As we move on to the minute wheel, the most important thing to get used to seeing is the shape of the teeth. The more you study the shape of the teeth, the easier it will be to identify a tooth that’s gone bad or even a pinion leaf.

Studying the Teeth and Pinion of a Minute Wheel
Studying the Teeth and Pinion of a Minute Wheel

Moving on, we can remove the crown, the ratchet wheel, and the click spring and move on to the balance wheel.

Watch Inspection and Maintenance Tips

Checking Wheel End Shake, Impulse Jewel, and Pallet Fork

To check the end shake on wheels, an old oiler is the best tool to use. For the balance wheel, focus on the length of the pivot and how polished it should look. The bottom of the pivot should not be mushroomed out, but have a slightly rounded tip.

Balance Wheel Pivot and Impulse Jewel
Balance Wheel Pivot and Impulse Jewel

When looking at the impulse jewel, it should be straight up and down with clean, crisp edges and no chips. The hairspring’s coils should be evenly spaced, and the terminal curve going between the regulator pins should be nice and even.

Evenly Spaced Hairspring Coils
Evenly Spaced Hairspring Coils

Finally, when looking at the pallet fork, get a sense of what the end shake should look like by gently lifting the arm up and down with your tweezers. By developing a keen eye and feel for the tolerances, you’ll be on your way to becoming a watch repair pro.

Checking Pallet Fork End Shake
Checking Pallet Fork End Shake

 Mainspring Barrel and Train of Wheels

One of the most challenging areas of watch repair is the mainspring barrel. Mainspring barrels in vintage watches are notoriously over-lubricated, which attracts dirt and grime that gets in between the pivot and arbor holes in the bridge and plate. Over time, the pivot holes can become egg-shaped, causing the mainspring barrel to drag on either the main plate or the underside of the barrel bridge. Despite the lack of wear marks on the bridge or main plate, the mainspring barrel still needs to be running true in the arbor holes for maximum amplitude. So, having a visual reference on how much end shake a mainspring barrel needs is crucial.

Checking the End Shake on Mainspring Barrel
Checking the End Shake on Mainspring Barrel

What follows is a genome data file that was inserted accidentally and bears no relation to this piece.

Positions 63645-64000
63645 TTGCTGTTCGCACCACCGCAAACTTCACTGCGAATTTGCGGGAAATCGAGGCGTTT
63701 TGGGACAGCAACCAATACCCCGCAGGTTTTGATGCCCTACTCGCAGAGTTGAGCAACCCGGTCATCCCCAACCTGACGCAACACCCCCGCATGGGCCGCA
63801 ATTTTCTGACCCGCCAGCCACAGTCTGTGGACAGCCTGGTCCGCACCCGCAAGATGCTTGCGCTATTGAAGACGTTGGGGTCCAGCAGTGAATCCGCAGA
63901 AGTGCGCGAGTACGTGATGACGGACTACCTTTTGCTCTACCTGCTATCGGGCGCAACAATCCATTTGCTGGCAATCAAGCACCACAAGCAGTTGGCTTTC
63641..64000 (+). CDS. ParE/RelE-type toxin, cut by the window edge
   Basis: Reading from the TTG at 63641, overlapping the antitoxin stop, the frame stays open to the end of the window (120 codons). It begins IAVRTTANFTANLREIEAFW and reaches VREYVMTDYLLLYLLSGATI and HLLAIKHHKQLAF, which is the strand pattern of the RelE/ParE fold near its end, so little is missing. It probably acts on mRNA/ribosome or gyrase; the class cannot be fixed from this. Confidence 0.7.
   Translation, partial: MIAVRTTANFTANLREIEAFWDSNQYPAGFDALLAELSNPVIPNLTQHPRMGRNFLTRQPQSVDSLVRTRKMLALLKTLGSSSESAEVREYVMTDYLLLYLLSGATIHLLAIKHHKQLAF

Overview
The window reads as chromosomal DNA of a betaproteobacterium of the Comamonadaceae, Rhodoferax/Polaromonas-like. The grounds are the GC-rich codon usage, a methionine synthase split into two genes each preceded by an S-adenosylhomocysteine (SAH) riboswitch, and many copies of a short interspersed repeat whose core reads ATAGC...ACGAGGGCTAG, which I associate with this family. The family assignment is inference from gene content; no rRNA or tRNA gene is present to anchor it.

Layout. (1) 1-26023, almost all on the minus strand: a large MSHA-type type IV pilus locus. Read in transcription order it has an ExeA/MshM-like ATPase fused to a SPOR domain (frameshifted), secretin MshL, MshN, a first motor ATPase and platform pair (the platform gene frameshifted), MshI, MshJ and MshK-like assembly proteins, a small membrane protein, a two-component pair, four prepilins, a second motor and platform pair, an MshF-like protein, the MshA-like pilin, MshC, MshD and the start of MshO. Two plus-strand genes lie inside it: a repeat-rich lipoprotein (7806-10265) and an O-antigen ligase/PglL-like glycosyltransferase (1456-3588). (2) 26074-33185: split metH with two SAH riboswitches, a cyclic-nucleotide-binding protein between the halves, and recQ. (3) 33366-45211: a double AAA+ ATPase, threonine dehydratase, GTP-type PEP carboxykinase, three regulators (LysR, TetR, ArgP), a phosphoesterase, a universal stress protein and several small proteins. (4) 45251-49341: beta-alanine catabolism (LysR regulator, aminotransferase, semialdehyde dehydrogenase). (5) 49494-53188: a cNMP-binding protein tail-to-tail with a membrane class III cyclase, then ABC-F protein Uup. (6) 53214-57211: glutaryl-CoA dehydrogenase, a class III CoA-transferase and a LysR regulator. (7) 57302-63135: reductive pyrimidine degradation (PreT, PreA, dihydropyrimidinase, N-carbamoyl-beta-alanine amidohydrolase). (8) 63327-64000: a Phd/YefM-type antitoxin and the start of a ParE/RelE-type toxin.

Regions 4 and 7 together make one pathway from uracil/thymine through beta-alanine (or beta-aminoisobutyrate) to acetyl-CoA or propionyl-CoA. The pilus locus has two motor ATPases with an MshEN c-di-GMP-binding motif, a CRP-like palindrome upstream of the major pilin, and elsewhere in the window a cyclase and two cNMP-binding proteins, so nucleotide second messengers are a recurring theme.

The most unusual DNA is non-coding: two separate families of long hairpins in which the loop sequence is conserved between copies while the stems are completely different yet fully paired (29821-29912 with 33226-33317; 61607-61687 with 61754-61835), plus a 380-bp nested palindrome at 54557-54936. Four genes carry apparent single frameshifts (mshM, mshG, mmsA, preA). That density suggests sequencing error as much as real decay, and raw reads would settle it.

As we delve deeper into the subject of amplitude, you’ll realize its importance to the timekeeping of the watch. The train of wheels is another area that requires precision, and looking at the end shake through a microscope requires consistent inspection methods. Your visual reference may be through a 10x or 15x  loop, so you must train your eye to differentiate between wheels that move more than others.

Checking the end shake of the third wheel pivot using an oiler or a probe can clearly show how much it’s moving up and down in the pivots.

Checking End Shake on Third Wheel
Checking End Shake on Third Wheel

But how do these jewels get out of place? Installing hands on a cannon pinion with too much pressure can move the jewels, or someone may have replaced the jewel without adjusting it properly. As a watchmaker, it’s your job to identify problems and fix them, but before you know what’s wrong, you need to know what’s right.

Bonus Tip for Determining Watch Jewel Condition

Determining the correct condition of a watch jewel is one of the easier things to do. It’s either broken or it’s not, and you need to be able to look at it clearly. The easiest way to do that is by laying the bridge on a couple of pieces of peg wood and shining a flashlight under it to illuminate the jewel from the underside. Any cracks or chips in the jewel will be visible right away.

Illuminated Jewel
Illuminated Jewel

In conclusion, by taking a careful and methodical approach to watch repair, you can become an expert in no time. Don’t be afraid to ask questions and seek guidance, and most importantly, practice, practice, practice.